Rumors and Myths Brief: Microwaving Plastic EmailAug 25, 2014
Issue: Email Circulating About Safety of Microwaving Plastic
Background: Anyone who’s heated something up in the microwave has probably wondered about possible health effects. One common email exploits this fear by quoting information allegedly contained in a newsletter from Johns Hopkins University, adding that the “information is being circulated at Walter Reed Army Medical Center.”Various versions of this email say a Dr. Fujimoto from Castle Hospital was on a TV program warning that heating plastic in the microwave or freezing water in plastic bottles releases toxins, like dioxin and DEHA. In August 2004, the email took on new life when the name of an American Cancer Society staffer at the bottom of the email seemed to give the story real credibility. In 2007, a "cancer update" email quoting a newsletter purportedly from Johns Hopkins Hospital with lots of other false claims was added to the email.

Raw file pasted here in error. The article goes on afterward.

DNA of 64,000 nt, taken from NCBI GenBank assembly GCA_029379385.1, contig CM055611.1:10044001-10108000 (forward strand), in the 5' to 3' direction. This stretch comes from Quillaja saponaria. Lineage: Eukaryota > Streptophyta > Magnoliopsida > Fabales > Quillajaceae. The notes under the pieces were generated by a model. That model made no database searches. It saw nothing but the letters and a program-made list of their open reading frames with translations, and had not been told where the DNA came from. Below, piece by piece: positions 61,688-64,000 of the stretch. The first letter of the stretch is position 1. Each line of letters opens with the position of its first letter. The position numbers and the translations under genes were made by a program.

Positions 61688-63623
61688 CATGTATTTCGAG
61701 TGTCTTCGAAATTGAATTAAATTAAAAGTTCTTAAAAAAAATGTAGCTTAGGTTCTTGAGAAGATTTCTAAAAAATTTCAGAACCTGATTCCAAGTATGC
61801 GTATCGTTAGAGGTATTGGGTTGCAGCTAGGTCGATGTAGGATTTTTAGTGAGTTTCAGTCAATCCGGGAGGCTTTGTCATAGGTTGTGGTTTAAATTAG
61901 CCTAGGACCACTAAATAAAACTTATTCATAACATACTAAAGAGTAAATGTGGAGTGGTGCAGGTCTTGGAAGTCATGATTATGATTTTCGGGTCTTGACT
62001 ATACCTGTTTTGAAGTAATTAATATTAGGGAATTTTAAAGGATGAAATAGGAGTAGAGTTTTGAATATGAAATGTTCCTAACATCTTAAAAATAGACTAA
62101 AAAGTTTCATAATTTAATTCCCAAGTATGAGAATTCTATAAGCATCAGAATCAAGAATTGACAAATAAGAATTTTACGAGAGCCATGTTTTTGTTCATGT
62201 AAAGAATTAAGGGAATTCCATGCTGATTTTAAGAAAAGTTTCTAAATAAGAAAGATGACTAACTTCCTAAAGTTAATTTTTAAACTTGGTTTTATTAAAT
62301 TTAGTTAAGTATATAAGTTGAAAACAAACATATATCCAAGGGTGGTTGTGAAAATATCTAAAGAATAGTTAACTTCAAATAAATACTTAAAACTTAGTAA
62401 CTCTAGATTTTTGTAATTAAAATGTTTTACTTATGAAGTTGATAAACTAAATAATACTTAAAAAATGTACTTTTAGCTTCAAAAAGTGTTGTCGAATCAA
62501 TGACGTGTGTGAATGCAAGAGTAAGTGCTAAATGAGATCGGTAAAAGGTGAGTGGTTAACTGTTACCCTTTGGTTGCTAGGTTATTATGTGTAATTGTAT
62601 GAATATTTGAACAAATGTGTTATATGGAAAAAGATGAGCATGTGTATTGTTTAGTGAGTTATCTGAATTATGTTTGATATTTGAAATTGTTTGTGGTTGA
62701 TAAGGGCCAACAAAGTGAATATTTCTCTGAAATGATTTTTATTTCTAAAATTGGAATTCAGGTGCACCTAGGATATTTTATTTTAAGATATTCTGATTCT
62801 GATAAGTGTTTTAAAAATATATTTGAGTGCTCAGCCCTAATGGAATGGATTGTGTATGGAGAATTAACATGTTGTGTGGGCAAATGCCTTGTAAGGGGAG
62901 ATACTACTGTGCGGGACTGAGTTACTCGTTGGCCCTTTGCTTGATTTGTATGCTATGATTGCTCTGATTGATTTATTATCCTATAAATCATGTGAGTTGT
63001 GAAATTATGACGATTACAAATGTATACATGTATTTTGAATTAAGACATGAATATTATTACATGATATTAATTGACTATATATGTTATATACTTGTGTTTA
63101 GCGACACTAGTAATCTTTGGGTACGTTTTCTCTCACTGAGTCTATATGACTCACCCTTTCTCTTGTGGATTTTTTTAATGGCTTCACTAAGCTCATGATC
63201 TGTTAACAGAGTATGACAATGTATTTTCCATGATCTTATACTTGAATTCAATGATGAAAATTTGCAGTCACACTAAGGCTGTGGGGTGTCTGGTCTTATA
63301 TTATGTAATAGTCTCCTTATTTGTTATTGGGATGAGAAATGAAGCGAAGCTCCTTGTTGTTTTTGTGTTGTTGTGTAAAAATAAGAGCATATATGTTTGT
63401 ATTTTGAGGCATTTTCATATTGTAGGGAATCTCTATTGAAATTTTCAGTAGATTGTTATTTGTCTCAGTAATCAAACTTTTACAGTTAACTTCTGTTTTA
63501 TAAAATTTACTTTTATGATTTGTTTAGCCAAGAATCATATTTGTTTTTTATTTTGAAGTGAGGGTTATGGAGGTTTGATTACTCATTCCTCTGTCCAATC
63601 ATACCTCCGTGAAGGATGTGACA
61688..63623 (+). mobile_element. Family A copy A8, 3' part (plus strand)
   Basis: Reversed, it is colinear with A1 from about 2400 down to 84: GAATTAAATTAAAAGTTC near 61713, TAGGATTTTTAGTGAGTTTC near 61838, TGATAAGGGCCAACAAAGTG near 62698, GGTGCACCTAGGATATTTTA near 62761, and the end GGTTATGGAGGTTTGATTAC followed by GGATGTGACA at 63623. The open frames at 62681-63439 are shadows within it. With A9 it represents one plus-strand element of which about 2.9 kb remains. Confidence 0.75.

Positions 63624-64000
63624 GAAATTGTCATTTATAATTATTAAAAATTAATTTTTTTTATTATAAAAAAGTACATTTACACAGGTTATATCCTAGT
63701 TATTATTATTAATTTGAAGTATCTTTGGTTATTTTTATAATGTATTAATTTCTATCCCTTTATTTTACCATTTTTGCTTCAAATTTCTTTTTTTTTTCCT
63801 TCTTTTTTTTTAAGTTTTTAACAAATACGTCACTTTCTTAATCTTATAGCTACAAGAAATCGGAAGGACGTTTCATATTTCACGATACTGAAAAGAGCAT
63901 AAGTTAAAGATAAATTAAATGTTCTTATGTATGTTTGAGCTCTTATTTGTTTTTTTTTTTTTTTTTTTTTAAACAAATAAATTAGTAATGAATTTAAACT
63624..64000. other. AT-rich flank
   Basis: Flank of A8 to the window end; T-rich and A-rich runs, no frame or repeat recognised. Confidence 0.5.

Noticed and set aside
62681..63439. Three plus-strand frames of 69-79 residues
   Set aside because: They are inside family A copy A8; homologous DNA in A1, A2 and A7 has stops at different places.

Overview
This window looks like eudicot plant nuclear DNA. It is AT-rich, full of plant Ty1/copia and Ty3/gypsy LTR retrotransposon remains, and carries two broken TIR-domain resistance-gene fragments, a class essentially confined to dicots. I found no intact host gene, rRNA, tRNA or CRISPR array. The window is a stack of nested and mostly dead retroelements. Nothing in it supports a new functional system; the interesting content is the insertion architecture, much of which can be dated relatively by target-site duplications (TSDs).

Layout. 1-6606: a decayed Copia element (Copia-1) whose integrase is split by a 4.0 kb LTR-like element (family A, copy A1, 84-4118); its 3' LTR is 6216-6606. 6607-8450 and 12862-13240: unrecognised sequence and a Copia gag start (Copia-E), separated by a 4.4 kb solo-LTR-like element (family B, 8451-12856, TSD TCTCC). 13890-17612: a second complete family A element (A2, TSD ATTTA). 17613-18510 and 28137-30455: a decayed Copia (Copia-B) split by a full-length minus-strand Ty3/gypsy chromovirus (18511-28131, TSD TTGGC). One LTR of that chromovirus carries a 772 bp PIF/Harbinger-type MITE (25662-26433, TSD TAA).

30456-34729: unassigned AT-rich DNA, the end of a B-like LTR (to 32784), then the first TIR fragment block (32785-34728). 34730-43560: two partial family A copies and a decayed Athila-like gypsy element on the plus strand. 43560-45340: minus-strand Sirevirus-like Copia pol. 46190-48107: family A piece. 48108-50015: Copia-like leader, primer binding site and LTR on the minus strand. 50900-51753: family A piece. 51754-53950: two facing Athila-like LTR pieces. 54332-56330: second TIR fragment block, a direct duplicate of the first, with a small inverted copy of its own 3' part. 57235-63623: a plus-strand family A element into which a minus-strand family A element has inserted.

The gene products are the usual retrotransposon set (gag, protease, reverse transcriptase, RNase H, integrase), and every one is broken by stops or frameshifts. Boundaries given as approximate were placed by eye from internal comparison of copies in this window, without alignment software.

Facts: The US Food and Drug Administration (FDA) on its website does say substances used to make plastics can leach into foods. But the agency has found the levels expected to migrate into foods to be well within the margin of safety based on information available to the agency. As for dioxin, the FDA says it “has seen no evidence that plastic containers or films contain dioxins and knows of no reason why they would.”This email has its roots in a January 2002 appearance on KHON-TV, Honolulu by a genuine person, Dr. Edward Fujimoto, who apparently made these claims. As to the information added in 2007 and attributed to Johns Hopkins Hospital, Johns Hopkins officials say they did not publish the information nor do they consider its contents valid.